Using a cleaning product versus a disinfectant spray requires different approaches – but whatever product you use at home to prevent the spread of norovirus, make sure to thoroughly clean the surfaces first, then keep them moist with the disinfectant for as long as necessary. For example, Purell’s Multi-surface disinfectant requires a surface to be wet with a detergent for 30 seconds to a minute to disinfect completely.
“Follow the instructions for the use of the products by keeping the surface moist for the necessary time to be sure that the product completely kills the germs,” adds Forté.
Finally, it is important to note that hand sanitizers does not always work to eliminate the risk of norovirus, and should not be substituted for hand washing, according to the CDC.
How to treat norovirus at home
The only way to confirm if you have a norovirus infection is to seek medical attention from your doctor or a qualified emergency clinic, where a PCR test will confirm the presence of the virus. There is no particular medication used to treat norovirus alone, but more medical attention may be needed to treat it severe dehydration caused by chronic vomiting and diarrhea.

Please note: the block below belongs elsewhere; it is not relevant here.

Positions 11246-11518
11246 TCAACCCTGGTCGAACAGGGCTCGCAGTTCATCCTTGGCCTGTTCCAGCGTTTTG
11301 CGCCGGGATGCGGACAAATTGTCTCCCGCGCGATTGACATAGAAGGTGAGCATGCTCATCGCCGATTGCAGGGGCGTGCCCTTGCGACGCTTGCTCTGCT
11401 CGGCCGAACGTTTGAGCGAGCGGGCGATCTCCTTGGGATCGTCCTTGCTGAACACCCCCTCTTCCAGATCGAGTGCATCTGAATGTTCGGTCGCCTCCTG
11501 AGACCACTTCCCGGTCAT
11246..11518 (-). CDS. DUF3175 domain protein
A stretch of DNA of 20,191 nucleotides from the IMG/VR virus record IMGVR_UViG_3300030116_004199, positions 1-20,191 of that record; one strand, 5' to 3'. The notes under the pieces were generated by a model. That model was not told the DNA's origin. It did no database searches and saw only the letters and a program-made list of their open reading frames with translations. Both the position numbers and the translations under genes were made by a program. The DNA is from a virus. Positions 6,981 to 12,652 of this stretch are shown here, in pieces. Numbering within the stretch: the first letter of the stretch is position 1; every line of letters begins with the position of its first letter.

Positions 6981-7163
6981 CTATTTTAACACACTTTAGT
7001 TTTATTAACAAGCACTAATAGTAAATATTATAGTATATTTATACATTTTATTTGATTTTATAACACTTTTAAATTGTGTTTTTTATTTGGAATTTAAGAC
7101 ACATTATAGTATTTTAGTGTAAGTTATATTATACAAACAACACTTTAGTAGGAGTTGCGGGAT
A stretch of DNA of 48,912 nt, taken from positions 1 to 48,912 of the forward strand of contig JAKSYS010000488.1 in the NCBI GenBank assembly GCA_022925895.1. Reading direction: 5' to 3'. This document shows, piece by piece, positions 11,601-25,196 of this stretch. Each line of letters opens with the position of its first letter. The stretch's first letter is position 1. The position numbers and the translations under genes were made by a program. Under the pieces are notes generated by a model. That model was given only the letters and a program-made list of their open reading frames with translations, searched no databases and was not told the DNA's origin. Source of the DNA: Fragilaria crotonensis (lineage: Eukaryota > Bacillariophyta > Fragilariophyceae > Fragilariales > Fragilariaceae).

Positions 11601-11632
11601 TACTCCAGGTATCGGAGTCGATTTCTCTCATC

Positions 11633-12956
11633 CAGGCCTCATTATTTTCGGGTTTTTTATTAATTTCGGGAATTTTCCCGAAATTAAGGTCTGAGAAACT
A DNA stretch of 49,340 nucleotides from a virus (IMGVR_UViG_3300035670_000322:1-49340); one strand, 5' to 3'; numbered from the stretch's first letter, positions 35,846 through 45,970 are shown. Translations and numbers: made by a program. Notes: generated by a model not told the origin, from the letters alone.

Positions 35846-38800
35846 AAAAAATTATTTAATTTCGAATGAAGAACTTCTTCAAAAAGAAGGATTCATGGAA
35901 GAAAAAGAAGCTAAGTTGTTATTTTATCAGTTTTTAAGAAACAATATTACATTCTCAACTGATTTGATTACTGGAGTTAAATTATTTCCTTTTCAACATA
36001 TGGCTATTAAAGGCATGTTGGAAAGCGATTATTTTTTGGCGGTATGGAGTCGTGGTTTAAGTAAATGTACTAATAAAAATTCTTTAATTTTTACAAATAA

Staying well hydrated while you recover is essential, working in plenty of water and other fortifying drinks to help your body recover, adds Dr. Alhassani. Using over-the-counter products like Tylenol or Advil can ease non-gastrointestinal problems while you recover.
“Eating foods that are easier to digest—think items like crackers, toast, rice, and potatoes, for example—are helpful with GI distress,” he says. “Most importantly, practicing good hand hygiene will help prevent illness and keep other people in the home from catching it too.”